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MANILA, Philippines – President Ferdinand Marcos Jr. signed the 2024 national budget, but vetoed two sections.
His explanation was contained in a December 20 letter to House Speaker Martin Romualdez, although Malacañang has yet to release a copy of that letter.
Portions of that letter, however, were quoted by the Presidential Communications Office in a press release sent to the media on Friday, December 22.
Here are the vetoed provisions, and President Marcos’ justification.
1. DOJ’s revolving fund
As of writing, the Department of Budget and Management (DBM) has yet to upload a full copy of the 2024 General Appropriations Act (GAA), the formal title for the budget, but apparently, Congress approved a special provision in the budget of the Department of Justice’s (DOJ) Office of the Secretary on the creation of a revolving fund.
A revolving fund, simply put, is a fund that can be used to finance an agency’s ongoing operations because it is always replenished with repayments.
A 2011 document from the DBM said income derived by the national government from rentals for the use of facilities, or from fees for board and lodging, may make up a revolving fund that can be utilized for the maintenance and other operating expenses of these facilities.
It added that revolving funds can only be created in cases where they are explicitly authorized by law.
But Marcos said no law authorizes the DOJ to establish a revolving fund, and the purpose indicated is not for business-type activities anyway.
“It may be emphasized that the service fees sought to be charged and collected are to be imposed upon complaints and affidavits filed with the National Prosecution Service, and petitions for review filed before the DOJ, when, in fact, such pleadings are filed with the said agencies by virtue of their jurisdiction vested by law,” Marcos added.
The 2023 budget of the DOJ did not have a special provision on a revolving fund.
2. Implementation of the Career Executive Service Development Program
Marcos also rejected Section 38 under the general provision of the GAA, pertaining to the national government’s implementation of the Career Executive Service Development Program.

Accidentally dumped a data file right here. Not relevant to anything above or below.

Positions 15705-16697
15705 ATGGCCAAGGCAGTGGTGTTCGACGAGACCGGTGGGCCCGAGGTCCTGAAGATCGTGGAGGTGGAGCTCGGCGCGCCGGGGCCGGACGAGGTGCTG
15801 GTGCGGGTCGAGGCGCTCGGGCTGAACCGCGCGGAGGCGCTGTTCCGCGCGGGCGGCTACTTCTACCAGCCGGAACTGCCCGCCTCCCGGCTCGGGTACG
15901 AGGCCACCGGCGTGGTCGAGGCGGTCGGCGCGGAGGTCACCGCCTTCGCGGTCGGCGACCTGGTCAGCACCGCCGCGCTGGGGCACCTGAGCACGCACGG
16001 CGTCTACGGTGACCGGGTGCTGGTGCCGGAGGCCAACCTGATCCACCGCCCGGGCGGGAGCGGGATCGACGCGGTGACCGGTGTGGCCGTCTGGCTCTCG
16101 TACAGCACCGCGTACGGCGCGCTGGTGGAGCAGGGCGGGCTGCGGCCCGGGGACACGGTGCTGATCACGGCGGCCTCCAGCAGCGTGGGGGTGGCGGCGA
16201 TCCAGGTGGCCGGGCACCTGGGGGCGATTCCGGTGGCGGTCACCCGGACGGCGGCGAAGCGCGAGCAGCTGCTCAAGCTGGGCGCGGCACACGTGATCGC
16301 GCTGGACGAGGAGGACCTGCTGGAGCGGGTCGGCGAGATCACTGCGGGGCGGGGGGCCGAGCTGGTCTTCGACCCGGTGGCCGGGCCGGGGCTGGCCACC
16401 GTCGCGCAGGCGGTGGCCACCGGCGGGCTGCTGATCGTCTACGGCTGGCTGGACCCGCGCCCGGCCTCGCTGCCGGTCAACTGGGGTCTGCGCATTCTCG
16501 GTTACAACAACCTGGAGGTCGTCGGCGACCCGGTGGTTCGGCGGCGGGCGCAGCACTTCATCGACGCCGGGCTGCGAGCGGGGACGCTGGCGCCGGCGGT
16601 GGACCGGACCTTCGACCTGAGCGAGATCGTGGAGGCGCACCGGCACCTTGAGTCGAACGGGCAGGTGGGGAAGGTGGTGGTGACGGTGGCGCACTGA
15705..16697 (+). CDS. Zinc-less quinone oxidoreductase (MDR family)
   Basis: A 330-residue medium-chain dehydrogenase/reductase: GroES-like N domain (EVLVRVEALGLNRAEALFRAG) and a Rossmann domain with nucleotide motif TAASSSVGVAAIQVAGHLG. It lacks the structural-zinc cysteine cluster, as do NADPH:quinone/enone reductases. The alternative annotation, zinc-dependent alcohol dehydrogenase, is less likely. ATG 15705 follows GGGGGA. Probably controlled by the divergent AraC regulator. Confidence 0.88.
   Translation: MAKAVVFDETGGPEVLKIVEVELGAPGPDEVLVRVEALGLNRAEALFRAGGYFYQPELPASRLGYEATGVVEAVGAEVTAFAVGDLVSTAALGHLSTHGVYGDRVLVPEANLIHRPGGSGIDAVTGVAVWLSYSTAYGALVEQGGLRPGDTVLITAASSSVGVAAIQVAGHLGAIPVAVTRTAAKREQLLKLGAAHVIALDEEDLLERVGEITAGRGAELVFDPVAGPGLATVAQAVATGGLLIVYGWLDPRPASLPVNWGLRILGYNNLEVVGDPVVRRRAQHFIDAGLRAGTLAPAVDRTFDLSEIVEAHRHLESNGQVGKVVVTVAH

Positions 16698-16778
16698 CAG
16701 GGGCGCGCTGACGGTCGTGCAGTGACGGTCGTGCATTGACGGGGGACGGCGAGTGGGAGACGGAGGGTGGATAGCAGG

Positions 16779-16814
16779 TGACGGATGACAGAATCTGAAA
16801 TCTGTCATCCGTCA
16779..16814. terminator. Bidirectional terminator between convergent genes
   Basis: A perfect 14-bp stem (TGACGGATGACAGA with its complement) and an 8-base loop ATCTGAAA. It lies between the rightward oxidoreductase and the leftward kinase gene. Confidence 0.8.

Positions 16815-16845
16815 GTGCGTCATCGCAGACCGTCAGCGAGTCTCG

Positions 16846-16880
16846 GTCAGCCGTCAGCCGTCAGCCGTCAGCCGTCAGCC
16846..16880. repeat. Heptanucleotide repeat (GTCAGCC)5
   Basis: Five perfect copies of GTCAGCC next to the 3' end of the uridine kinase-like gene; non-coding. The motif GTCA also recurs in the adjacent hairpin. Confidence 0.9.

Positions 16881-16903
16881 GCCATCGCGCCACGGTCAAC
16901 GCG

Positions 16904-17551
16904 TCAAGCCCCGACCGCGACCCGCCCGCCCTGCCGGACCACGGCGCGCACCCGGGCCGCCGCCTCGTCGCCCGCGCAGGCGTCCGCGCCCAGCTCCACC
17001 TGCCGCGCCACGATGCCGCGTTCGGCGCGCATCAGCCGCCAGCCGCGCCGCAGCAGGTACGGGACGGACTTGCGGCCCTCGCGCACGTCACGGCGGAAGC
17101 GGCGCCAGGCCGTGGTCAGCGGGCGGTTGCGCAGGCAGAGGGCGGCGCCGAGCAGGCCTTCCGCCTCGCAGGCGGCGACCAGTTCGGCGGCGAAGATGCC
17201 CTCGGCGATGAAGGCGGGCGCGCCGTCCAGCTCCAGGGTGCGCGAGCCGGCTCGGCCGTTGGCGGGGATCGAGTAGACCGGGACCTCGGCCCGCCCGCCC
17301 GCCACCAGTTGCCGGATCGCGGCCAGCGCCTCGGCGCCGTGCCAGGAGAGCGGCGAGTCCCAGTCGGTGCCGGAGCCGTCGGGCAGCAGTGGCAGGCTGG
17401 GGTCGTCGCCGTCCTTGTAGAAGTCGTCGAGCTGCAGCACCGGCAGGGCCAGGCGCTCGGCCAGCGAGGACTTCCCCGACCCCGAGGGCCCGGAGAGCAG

The Career Executive Service (CES) was created in 1972 under the Marcos Sr. administration “to form a continuing pool of well-selected and development-oriented career administrators who shall provide competent and faithful service.”
Under the concept of CES, career executive service officers are given ranks and CES positions.
Marcos pointed out that the Career Executive Service Board (CESB), created by virtue of his father’s Presidential Decree 336, already governs the CES.
He added that the CESB’s mandate was already further delineated because the Development Academy of the Philippines (DAP) was tasked to come on board and “prepare a CES program appropriate and necessary for the organization and operation of the CES.”
As of 2023, both CESB and DAP have their own, separate budgets in the GAA. For the President, this may have removed the need for a separate section under the general provisions of the 2024 GAA.
“In vetoing such section, he said that the section does not relate to any particular appropriation in this budget,” the PCO said.
What happens next
Article 6, Section 27 of the Constitution states that the President has the power to veto any bill passed by Congress, or veto any particular item in an appropriation bill.
The legislative branch also has the power to override that veto by a vote of two-thirds of all the members of both chambers of Congress.
Lawmakers have not quashed a veto made by the President on a bill in recent history.